It is impossible to underestimate the importance of these actors in these roles. Anderson looked far and wide for the right kid to play Max, finally finding him in newcomer Jason Schwartzman. As the story goes, Schwartzman was so determined to get the part he showed up to his audition in a homemade Rushmore blazer. It's impossible to imagine anyone else playing the part. The film captures both actor and character in the twilight between youth and adulthood. Max has more ambition than talent. He dreams of attending Oxford or the Sorbonne, with Harvard as a safety, at the same time he teeters on the brink of expulsion. Most of his time is spent founding clubs and creating petitions, trying to escape his humble roots by turning Rushmore into his own private kingdom. The only thing he really excels at are his plays, ambitious adaptations of movies like Serpico and Heaven and Hell—a Vietnam War epic that brings the film to a thrilling finish.
He finds a kindred spirit in Herman Blume, a self-made millionaire who sees Max as a younger version of himself. When Bill Murray was approached by Anderson to play Blume, he was a comedy heavyweight at a career crossroads—coming off a string of unsuccessful films, and in need of a new direction. Murray loved the script and the character so much, in fact, that he was willing to work for free. The gamble paid off. Rushmore earned him a slew of awards and nominations, and Murray found a second life as a dramatic actor. Herman Blume may be more sedate than the twenty-something wise ass characters of Murray's youth, but the spark is still there. Inspired by Max, Blume reverts to a childlike state in the best and worst ways—especially once Miss Cross enters the picture.
As Rushmore's unwitting Helen of Troy, Olivia Williams is lovely and enigmatic. If she's a blank slate at times, it's because Max and Blume care more about what she represents than who she is. We learn far less about Miss Cross than we do about her male counterparts. We know is that she is still grieving her dead husband, an unapologetic dreamer named Edward Appleby. We also know that she sees some of him in Max, whose advances have the unintended benefit of forcing her out of self-imposed exile and into the next stage of her life.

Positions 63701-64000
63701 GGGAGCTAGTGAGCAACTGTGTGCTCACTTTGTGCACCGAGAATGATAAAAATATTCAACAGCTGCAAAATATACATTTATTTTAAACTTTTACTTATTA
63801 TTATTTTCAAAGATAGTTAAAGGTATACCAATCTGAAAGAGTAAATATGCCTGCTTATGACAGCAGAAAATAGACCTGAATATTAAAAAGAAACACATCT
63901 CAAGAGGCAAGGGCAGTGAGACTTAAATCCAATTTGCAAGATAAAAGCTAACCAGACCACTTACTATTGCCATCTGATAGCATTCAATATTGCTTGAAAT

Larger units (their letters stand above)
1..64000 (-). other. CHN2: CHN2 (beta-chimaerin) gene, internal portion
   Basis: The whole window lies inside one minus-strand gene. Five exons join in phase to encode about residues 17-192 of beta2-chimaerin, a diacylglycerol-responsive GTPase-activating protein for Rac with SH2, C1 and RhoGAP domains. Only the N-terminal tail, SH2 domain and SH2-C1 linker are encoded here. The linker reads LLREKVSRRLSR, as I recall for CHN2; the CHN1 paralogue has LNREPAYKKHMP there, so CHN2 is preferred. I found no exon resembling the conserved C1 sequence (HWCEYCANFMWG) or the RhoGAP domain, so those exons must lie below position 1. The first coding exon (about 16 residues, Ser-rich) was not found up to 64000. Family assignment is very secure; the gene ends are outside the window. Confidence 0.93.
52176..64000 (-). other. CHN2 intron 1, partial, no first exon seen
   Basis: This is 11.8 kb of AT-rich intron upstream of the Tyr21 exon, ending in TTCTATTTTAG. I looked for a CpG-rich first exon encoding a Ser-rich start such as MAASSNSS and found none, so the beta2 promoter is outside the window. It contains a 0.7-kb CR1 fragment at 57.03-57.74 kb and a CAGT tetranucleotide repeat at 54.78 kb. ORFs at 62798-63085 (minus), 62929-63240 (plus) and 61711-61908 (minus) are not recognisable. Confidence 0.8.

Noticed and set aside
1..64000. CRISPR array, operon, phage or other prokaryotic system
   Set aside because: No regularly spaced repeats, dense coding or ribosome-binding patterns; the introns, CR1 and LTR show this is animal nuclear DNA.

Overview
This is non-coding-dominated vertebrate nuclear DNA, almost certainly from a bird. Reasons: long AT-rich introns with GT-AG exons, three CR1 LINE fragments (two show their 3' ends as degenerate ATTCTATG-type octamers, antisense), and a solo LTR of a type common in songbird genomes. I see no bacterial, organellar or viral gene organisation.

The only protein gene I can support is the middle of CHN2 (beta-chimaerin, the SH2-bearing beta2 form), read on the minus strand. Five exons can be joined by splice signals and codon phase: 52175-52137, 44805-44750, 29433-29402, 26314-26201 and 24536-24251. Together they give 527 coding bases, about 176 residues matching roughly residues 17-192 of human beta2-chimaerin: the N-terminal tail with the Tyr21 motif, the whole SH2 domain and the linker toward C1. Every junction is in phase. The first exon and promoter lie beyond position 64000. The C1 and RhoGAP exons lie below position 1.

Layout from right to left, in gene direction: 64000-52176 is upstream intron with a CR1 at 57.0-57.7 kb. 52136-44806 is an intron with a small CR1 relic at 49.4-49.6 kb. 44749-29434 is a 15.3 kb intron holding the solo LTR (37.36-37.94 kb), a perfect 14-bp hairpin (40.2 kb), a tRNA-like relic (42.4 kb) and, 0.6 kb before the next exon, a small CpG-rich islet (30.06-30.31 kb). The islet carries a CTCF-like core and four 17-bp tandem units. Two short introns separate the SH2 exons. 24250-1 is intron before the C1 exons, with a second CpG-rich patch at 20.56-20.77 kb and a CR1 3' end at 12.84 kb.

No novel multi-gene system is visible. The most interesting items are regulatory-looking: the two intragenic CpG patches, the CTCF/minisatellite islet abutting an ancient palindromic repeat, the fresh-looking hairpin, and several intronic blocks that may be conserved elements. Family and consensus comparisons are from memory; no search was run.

The rest of the cast is just as impressive, from established character actors like Brian Cox, and Seymour Cassell (Stealing Harvard) as Max's barber father, down to the students, especially Mason Gamble (Arlington Road) as Max's pal Dirk, and Sara Tanaka (Old School) as Margaret Yang.
The original Rushmore Criterion DVD looked great, and it looks even better on Blu-ray. Scanned in at 2K under Anderson's supervision, the film retains all its warmth, with an added level of detail that is stunning. The clarity is especially evident in close-up—you'll see every strand of Schwartzman's famous eyebrows, and every stitch of the Rushmore patch on his blazer—but it looks just as fantastic in wide shots, too. Compared to the original Criterion DVD, the color is richer and more vibrant. Even better, there is no evidence of edge enhancement or the kind of digital tomfoolery that drives videophiles nuts. It's a beauty in every way.